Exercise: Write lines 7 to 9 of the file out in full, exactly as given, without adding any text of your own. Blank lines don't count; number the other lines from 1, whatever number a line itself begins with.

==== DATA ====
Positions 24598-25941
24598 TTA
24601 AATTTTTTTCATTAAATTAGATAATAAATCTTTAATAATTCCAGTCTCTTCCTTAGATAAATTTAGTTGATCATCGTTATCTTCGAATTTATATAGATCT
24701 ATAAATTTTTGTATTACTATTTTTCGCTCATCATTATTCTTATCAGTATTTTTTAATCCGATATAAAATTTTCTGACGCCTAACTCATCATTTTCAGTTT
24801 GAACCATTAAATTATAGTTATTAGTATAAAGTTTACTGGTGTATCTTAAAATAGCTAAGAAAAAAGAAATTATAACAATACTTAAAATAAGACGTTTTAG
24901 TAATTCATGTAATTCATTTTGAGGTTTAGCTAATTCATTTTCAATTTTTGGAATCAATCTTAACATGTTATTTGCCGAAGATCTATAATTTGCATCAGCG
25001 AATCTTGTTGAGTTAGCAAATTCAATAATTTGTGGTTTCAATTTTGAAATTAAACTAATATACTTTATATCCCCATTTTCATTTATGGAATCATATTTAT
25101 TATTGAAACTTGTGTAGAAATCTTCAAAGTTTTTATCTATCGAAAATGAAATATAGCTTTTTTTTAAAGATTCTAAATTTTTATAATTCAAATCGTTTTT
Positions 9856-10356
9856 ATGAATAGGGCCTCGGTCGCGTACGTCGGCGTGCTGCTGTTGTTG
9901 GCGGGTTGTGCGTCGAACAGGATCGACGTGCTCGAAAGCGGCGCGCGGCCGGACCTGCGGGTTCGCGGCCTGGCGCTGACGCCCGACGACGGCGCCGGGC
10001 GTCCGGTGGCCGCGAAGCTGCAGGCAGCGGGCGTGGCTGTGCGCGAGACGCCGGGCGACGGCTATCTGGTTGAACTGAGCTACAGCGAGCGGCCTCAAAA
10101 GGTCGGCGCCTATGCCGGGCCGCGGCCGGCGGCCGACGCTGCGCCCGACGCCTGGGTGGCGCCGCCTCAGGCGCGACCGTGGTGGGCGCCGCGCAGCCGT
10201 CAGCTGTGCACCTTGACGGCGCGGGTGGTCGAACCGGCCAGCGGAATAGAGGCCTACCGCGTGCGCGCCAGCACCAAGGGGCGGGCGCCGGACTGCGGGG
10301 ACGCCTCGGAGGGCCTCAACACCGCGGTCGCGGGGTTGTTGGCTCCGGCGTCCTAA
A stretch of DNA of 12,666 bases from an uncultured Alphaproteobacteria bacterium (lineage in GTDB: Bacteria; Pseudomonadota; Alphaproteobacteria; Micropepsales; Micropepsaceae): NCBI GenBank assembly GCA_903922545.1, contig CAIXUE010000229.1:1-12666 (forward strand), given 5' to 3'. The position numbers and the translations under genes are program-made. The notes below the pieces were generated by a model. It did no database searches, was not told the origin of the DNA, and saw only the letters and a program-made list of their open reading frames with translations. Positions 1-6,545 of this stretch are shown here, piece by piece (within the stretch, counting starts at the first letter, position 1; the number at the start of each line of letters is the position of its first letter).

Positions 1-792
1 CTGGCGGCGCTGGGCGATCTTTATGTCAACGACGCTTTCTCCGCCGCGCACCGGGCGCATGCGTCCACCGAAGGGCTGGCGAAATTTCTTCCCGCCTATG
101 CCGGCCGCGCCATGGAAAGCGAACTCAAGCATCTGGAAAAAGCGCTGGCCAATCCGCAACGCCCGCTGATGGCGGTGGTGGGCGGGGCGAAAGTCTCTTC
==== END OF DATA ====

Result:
25001 AATCTTGTTGAGTTAGCAAATTCAATAATTTGTGGTTTCAATTTTGAAATTAAACTAATATACTTTATATCCCCATTTTCATTTATGGAATCATATTTAT
25101 TATTGAAACTTGTGTAGAAATCTTCAAAGTTTTTATCTATCGAAAATGAAATATAGCTTTTTTTTAAAGATTCTAAATTTTTATAATTCAAATCGTTTTT
Positions 9856-10356